Polk’s points are of course well-taken. There is no doubt that US policies, by threatening Iran and by ratcheting up the sanctions noose, have led to a more security-conscious Iran. Instead of pushing Iran in the direction of compromise or giving in to external demands, these policies have created a hardened and securitized country. Different US policies should lead to different results.

But the reality is that external pressures are only one part – albeit a big part – of Iran’s story in the past 30 years. The other part of Iran’s story is its highly contested political environment that has made relations with the United States political football inside the country.

By mostly focusing on the “interests” of the Iranian state vis-à-vis the United States, Polk somewhat shortchanges the impact of domestic politics on Iran’s foreign policy and in the process assumes that drastic change of policy in the United States – no matter how unlikely that may be – will be reciprocated soon enough.

This is while in Iran, like in the United States, 30 years of animosity has created stakeholders who have a stake in maintaining the animosity for the sake of political power. While it is true that the imposition of stern ideological an security control is one way of making externally-inspired espionage impossible, it is also a path for certain forces insides Iran to maintain political power. At this point, it is not clear if these forces merely find American policies a threat or the whole idea of relations with the United States is something they reject.

After the June 12 election and the ensuing crackdown, it is also not clear if reconciliation with the United States is possible without some sort of reconciliation among key players and forces in Iran who are now openly in war.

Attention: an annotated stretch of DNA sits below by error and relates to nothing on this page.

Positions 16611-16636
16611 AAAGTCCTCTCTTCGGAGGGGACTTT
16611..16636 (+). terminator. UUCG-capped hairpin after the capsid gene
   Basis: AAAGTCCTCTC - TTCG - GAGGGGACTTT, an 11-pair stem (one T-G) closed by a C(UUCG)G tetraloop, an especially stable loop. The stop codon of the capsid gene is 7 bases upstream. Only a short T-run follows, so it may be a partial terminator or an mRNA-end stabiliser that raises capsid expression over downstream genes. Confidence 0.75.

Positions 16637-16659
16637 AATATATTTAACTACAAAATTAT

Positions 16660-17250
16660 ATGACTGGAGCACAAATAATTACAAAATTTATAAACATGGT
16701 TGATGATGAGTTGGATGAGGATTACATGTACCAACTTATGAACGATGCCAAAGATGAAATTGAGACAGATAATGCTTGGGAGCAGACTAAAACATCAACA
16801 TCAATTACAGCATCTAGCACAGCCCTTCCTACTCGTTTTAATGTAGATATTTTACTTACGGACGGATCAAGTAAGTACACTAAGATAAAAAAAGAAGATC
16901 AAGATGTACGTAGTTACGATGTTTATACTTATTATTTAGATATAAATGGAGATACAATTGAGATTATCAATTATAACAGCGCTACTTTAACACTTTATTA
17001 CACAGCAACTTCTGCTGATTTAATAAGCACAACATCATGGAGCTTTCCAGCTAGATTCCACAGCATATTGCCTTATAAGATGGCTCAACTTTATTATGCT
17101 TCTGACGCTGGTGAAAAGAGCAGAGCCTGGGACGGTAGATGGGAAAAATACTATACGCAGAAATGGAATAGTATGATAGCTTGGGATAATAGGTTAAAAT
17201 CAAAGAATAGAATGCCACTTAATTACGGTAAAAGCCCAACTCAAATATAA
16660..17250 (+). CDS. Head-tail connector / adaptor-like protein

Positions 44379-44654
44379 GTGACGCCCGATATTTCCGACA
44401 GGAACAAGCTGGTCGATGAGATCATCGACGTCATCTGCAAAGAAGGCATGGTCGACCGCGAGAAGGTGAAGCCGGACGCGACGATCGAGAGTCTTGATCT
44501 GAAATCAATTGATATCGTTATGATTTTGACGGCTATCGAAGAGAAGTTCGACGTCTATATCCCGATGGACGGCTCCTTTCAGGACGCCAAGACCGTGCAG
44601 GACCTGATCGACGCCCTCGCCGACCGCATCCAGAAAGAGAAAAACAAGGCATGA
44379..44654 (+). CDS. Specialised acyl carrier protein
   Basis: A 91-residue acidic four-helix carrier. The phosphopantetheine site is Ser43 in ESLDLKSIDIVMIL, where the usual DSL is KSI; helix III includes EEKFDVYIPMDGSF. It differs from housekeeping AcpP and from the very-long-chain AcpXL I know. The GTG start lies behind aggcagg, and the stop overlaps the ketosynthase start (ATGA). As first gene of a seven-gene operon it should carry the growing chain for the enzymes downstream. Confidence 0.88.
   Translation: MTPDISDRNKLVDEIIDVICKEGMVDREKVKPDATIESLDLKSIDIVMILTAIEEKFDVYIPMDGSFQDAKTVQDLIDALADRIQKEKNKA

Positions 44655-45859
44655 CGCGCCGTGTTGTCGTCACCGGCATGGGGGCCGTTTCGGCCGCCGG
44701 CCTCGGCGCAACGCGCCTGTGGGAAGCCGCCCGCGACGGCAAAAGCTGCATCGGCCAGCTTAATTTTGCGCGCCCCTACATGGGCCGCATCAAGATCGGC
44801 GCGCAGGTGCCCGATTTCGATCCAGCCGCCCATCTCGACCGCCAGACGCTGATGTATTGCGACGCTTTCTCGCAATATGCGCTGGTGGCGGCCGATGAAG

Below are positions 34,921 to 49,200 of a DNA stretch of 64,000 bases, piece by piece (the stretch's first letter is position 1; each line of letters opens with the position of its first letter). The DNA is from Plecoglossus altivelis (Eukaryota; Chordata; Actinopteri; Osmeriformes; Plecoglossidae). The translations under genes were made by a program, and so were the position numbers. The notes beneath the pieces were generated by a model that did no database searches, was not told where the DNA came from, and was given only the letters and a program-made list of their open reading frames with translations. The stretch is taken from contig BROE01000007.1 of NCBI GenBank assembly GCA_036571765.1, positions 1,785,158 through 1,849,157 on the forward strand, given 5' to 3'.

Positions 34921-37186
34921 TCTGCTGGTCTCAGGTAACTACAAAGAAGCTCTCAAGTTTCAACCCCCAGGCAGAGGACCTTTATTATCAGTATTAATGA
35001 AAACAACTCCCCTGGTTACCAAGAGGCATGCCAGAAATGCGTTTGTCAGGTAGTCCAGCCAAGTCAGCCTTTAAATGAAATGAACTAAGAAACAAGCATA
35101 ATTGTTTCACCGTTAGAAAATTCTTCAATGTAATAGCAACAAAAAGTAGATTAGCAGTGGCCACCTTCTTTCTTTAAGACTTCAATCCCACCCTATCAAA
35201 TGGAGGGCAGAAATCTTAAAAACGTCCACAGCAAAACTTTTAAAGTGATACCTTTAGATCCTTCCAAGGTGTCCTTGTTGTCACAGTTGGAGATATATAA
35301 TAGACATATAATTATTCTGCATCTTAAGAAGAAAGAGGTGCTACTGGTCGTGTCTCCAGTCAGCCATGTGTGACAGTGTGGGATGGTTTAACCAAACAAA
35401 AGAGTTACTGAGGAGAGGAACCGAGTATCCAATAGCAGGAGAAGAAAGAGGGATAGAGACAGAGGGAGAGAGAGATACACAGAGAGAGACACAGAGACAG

Polk’s book went into print before the Obama Administration’s decision to engage with Iran, which as of now is in tatters after only one short meeting among the principals in Geneva, with Tehran turning even more defiant and distrustful of American intentions and the Obama administration talking about options that can be considered neither effective nor not dangerous. In short, yet another attempted encounter between the US and Iran intended to build confidence led to more mistrust on the part of both sides.

The Obama administration’s mantra of change regarding Iran appears more and more like the Bush administration policies of threatening Iran with sanctions or worse.  Conversely, the chronic chaos of Iran’s domestic politics reinforces for many American policymakers what seems to be Iran’s perfidy and brutality.  Still, Polk’s basic point remains valid that the solving of the “Iran Problem” cannot come about without patience and understanding Iran and its fears.

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Farideh Farhi is an Independent Scholar and Affiliate Graduate Faculty at the University of Hawai’i at Manoa. Her publications include States and Urban-Based Revolutions in Iran and Nicaragua (University of Illinois Press) and numerous articles and book chapters on comparative analyses of revolutions and Iranian politics. She has been a recipient of grants from the United States Institute of Peace and the Rockefeller Foundation and was most recently a Public Policy Scholar at the Woodrow Wilson International Center for Scholars. She has also worked as a consultant for the World Bank and the International Crisis Group.